Symposium Focuses on Refugee Crisis

man in black coat with arm around child in red coat, standing on an empty streetAs the war in Syria continues to turn out more refugees each day and the number of people forcibly displaced by war, violence and persecution soars to a global all-time high, MSU’s Department of Linguistics & Germanic, Slavic, Asian, and African Languages is hosting a symposium to discuss the issues surrounding the refugee crisis.

The MSU Refugee Symposium, scheduled for April 1 and 2, will bring the Michigan State University campus and local community together in an effort to illuminate the complexity of this issue.

The global nature of the problem requires an innovative and interdisciplinary approach.

Johanna Schuster-Craig

“As a land-grant public university, we have a responsibility both to educate our communities about the political and humanitarian themes that are global concerns as well as the effects these concerns have on our local community,” said Johanna Schuster-Craig, assistant professor of German and Global Studies, who is helping organize the event. “The conference won't provide solutions to policy makers, but we can start a conversation within our own communities that we hope will continue in the future with later events.”

The symposium is organized around these main questions: 

  • How do we count? Refugees, aid packages, and other data about public health and behaviors are quantified. Frontex, the European border agency, has admitted to counting refugees twice. Turkey has negotiated a billion-dollar aid deal to seal its borders. What responsibilities do we have to quantify correctly, and what tools are available to visualize this data?
     
  • How do we govern? The Schengen Agreement and Dublin III-Regulations that process refugees within Europe and permit free travel have ceased to function. What political changes await the European Union as various member states police their borders? How will new policies about refugee toleration affect citizenship laws? What role will Germany play on the European stage? What role will North America play in this crisis?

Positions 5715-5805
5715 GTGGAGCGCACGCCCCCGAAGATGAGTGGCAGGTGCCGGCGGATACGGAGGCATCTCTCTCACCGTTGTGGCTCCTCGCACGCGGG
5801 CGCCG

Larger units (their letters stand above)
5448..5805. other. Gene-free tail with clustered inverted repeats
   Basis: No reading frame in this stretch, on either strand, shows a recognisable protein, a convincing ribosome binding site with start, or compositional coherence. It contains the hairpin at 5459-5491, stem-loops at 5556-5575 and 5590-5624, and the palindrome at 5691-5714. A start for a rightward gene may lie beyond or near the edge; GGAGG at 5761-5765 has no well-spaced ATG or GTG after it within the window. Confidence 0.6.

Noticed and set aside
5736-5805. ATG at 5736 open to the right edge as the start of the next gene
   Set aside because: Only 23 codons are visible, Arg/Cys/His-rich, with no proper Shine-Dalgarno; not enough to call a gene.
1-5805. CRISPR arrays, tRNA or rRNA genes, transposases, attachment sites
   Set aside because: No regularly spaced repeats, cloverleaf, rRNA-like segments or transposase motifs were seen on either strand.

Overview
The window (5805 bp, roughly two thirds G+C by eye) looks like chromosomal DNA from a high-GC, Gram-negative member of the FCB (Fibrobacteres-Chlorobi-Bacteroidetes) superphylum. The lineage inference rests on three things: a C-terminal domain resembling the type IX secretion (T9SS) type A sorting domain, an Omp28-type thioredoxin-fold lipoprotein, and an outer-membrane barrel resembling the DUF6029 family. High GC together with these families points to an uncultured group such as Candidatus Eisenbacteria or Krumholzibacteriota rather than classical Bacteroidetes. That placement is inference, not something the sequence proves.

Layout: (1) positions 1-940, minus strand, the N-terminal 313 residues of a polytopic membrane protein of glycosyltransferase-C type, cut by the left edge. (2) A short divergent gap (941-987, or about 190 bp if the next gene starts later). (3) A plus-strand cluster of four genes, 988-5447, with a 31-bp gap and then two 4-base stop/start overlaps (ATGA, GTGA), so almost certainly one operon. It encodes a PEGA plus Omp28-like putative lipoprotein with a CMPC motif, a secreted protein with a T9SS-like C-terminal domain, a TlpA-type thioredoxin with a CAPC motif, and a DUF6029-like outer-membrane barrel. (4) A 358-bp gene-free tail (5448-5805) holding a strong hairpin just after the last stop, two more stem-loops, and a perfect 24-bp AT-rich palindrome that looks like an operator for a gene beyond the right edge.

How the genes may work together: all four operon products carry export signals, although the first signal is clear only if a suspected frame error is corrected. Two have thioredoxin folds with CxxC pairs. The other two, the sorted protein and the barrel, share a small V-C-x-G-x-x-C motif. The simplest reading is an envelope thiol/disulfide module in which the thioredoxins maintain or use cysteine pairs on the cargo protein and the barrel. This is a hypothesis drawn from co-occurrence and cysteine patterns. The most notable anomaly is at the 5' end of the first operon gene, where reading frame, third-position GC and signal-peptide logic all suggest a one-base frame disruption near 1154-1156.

• How do we imagine? Traumatic experiences disrupt lives and psyches. How will we reimagine not only the global order, but the possibilities available to refugees after trauma?

Because of the diversity found within the College of Arts & Letters’ Department of Linguistics & Germanic, Slavic, Asian, and African Languages, Schuster-Craig said the department is well-positioned to examine these issues and collaborate across the MSU campus and community.

Some of the symposium speakers include Herbert Quelle, Consul General of Germany; Demetrios G. Papademetriou, President of the Migration Policy Institute – Europe; Salam Darwaza, a documentary filmmaker with humanitarian goals for refugee policy; MSU scholars in many disciplines, including Sociology, German Studies, Turkish Studies, and Psychiatry; and representatives from the local Muslim community.

“The global nature of the problem requires an innovative and interdisciplinary approach,” Schuster-Craig said. “And, given the statements of many governors, including Gov. Snyder, who want to prevent or delay the resettlement of Syrian refugees in the United States due to fears about terrorism, we have a responsibility to bring together scholars working on these topics to discuss best practices, evaluate data and engage with issues of concern.”

This event is being supported by MSU’s Office of the Vice President for Research and Graduate Studies, the Muslim Studies Program, and the Center for European, Russian and Eurasian Studies.

The symposium is free, but registration is suggested. For more information, including a schedule of events, or to register, see the Refugee Symposium website.